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Naturist Opportunities on Tenerife

 Las Gaviotas beach 

[Las Teresitas beach]
Las Teresitas beach by San Andrés
Las Gaviotas [pronounced in Spanish, Lahs-Gahvyaw-tahs] is a beach mainly used by local naturists from the capital of Tenerife, the city of Santa Cruz. Las Gaviotas is a small beach situated under steep rock cliffs in the East of Tenerife on its Southern coast some 10 km to the East of Santa Cruz, next along the coastal line from the Las Teresitas [pronounced Lahs-Tehrehsee-tahs] beach most popular among the capital inhabitants.
Las Teresitas is a big and very nice fully artificial beach. It is an about 1.5 km-long and 100150 m-wide stripe of thin bright-yellow sand brought to Tenerife from Sahara. Las Teresitas is located at the foot of mountain slopes near a small town San Andrés [reads Sahn-Ahndrehs], 8 km North-East of Santa Cruz.
The beach is a well developed public facility furnished with benches, hammocks, sunshades, cabins, toilets, water-pumps, showers, etc., and decorated with magnificent palms and other verdure. The place attracts thousands of sunbathers, mainly from Santa Cruz. It has spacious parking lots, cafes and kiosks, and is connected with Santa Cruz with a good motorway TF-11 going along the coast almost at sea level. City bus No 910 goes from the Bus Station (Estación de Guaguas, in the Canarian Spanish) at Santa Cruz via the central Plaza de España [Plahsa de-Ehspah-nya] to Las Teresitas every 1015 minutes. Unfortunately, there is no naturist opportunities at the Las Teresitas beach itself.
Las Gaviotas, where naturism is practiced, is distanced no more than 1 km on straight line from the farther end of Las Teresitas, but the direct way along the waterfront is impassable because of high plumb cliffs of the Punta de los Organos cape. An access to Las Gaviotas is only possible over the motorway winding high above the sea level. The distance on the road from San Andrés to Las Gaviotas is about 6 km. In front of Las Gaviotas beach there is a plain ground used for car parking; a small kiosk trading in drinks and snacks works right at the beach entrance.
Las Gaviotas is a small natural beach, some 200×30 m of size, composed of black volcanic sand and confined from the land by overhanging rocks. Unlike at Las Teresitas, there is no breakwater to protect the beach from the ocean waves, so the surf is running right upon the beach to make it very attractive for local surfboard fans.
[Las Gaviotas from atop]
View of Las Gaviotas from the
top point of the road from
San Andrés to Las Gaviotas
[Las Gaviotas beach]
A closer view of Las Gaviotas beach
On the day I was there, there were no more than 2 or 3 dozen of people on the beach, most probably, almost all of them locals, even though it was a weekend day and the beach at Las Teresitas was crowded. True, the weather was mostly cloudy, which might have reduced the sunbathing urge. Only about a half of the people at Las Gaviotas were staying nude, and not a single woman among them.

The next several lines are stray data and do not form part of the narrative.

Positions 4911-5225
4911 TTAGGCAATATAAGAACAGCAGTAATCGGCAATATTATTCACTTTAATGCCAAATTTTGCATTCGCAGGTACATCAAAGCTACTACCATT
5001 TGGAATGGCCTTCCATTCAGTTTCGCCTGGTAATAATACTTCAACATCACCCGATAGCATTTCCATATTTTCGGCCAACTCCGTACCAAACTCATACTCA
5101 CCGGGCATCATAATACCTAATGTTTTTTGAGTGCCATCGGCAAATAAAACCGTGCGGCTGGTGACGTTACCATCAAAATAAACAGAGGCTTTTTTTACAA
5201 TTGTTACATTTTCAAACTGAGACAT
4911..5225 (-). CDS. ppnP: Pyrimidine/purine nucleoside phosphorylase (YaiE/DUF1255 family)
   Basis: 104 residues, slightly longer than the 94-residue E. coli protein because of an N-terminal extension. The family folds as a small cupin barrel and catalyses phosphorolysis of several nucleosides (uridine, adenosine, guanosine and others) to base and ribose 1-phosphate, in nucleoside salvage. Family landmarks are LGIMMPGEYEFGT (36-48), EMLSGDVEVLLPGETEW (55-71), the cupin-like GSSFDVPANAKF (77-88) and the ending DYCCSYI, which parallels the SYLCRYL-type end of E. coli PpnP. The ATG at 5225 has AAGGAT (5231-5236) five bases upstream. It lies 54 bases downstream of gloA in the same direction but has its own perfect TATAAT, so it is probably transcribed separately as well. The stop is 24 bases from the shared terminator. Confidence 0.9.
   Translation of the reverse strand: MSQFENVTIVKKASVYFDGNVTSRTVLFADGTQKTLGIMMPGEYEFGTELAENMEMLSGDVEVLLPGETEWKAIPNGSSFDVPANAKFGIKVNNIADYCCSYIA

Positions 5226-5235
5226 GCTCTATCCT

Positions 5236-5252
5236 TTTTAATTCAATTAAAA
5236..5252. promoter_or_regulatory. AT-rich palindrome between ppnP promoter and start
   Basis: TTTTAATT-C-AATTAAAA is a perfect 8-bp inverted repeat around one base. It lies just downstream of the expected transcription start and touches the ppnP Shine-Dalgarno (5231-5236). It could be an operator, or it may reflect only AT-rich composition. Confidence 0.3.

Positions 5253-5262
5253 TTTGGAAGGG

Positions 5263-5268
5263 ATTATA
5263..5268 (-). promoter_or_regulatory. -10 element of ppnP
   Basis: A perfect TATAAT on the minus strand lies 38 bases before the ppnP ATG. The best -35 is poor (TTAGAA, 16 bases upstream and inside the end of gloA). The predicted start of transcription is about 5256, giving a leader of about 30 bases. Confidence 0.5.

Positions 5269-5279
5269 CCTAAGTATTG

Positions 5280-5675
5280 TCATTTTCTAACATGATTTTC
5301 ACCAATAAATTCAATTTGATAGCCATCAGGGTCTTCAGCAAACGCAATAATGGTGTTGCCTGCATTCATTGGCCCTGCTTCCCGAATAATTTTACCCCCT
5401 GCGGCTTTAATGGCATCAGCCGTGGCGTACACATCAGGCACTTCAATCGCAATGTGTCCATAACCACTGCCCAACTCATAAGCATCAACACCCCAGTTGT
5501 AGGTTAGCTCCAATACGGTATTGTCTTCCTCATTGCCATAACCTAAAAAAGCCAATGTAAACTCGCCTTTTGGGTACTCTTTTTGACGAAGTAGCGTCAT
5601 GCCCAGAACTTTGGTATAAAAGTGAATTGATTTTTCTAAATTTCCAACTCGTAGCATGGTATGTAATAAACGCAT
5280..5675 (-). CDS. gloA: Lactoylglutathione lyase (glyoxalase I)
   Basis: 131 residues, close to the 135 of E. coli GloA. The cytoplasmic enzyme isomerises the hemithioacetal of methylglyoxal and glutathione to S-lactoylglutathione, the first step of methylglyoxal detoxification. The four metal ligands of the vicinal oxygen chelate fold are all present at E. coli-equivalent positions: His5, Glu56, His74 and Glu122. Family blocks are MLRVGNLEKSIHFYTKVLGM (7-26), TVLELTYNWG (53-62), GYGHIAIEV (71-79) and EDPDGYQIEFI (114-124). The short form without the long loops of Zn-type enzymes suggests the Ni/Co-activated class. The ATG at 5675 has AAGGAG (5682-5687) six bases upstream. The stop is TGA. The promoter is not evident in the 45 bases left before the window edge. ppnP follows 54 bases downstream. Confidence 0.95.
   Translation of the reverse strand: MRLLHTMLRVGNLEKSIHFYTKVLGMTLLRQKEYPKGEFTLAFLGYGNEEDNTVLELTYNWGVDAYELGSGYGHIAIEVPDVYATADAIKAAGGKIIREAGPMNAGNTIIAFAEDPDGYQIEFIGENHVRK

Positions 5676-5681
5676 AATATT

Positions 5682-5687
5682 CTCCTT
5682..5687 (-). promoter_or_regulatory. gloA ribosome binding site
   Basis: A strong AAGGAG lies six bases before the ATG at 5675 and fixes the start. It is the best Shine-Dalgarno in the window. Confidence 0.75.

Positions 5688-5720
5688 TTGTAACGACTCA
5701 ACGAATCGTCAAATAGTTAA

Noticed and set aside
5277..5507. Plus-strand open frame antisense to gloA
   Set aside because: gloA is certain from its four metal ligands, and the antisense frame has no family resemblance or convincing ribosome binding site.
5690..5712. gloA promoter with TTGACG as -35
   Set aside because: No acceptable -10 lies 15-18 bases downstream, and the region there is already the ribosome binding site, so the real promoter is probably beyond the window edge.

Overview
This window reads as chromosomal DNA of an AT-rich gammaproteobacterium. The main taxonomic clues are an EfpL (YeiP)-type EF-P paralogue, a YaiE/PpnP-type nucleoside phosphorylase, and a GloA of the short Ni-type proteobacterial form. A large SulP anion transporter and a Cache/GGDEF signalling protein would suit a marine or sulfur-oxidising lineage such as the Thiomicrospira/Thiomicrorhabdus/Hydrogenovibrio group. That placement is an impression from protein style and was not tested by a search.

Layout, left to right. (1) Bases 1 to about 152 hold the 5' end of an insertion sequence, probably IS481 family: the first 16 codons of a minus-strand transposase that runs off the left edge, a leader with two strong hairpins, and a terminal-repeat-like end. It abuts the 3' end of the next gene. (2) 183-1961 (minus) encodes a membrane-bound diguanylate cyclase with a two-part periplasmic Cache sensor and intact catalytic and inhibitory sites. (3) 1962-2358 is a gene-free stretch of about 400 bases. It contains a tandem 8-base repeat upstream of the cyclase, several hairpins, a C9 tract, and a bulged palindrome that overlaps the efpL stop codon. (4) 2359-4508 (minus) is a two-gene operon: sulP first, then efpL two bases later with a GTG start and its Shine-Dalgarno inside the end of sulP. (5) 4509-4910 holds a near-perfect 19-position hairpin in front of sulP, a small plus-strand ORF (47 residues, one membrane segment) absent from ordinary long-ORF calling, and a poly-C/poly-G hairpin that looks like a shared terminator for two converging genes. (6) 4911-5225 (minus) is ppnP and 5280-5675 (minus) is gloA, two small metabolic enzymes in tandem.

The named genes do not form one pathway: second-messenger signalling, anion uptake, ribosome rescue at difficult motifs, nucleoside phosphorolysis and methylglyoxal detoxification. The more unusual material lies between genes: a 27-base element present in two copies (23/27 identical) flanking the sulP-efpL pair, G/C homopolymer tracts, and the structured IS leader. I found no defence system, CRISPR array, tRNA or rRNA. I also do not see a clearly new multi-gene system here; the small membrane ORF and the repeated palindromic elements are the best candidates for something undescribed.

Adjoining Las Gaviotas from the North-East is La Chica residential complex. It is a multistorey single block with a road coming to its flat roof used as a car parking, while the building itself comes out with its ground floor straight onto La Chica beach. The two beaches are separated by a small rocky cape.
I can advise coming to Las Gaviotas once for the sake of curiosity, perhaps, combining it with an excursion and shopping tour to Santa Cruz. But I would not be going there regularly, unless staying in Santa Cruz or nearby that seems to be hardly worthwhile.
Getting there:

Almost the only practical way of reaching Las Gaviotas is by car. The local boys and girls who have not got cars also use motor scooters.
Go to San Andrés over the road TF-11 (7 km from Plaza de España in Santa Cruz). Right after San Andrés, at the beginning of Las Teresitas beach, make a left turn onto road TF-121 heading for Igueste de San Andrés [pronounced in Spanish: Eegheh-steh deh-Sahn-Ahndrehs]. The road comes serpentining uphill to reach in about 3 km the highest point from which a superb panoramic view of both Las Teresitas and Las Gaviotas is opening. After another 1 km of a more or less flat road winding over the hill slope you are coming to a smaller local road forking to the right. About 1.5 km of a breathtaking downhill ride, and there you are.
In principle, one can make these 56 km from the bus at Las Teresitas on foot over the side of the road, as I actually did it. I was not a solitary pedestrian there: I met a few other people walking in the both directions too. But the road is narrow, and the traffic is not insignificant, so one must be very careful and considerate towards the drivers making this difficult ride.
There may be a great temptation to make shortcuts upon the rough slopes from one loop of the road to another. I did it once to save a 1.5 km walk on the road, but I would not do it again: climbing up or descending the steep talus covered with thorny grass is by no means a safe and easy affair.

[Plaza de Espana]
Plaza de España in Santa Cruz
An additional opportunity is rendered by route bus No 245 going from Santa Cruz to the village Igueste de San Andrés. The drivers will stop the bus at the road crossing to Las Gaviotas and La Chica, if they are asked to. Then there is only 1.5 km left to go on foot upon the local road descending to the beach. I saw a few boys carrying surfboards come that way on the bus. But one must know the timetable in advance: there is just a few bus services a day on this route.

[Las Teresitas Map]
Click on the map to open it full size

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Naturist Opportunities on Tenerife
Andrei Samartsev, St. Petersburg, Russia    May 2002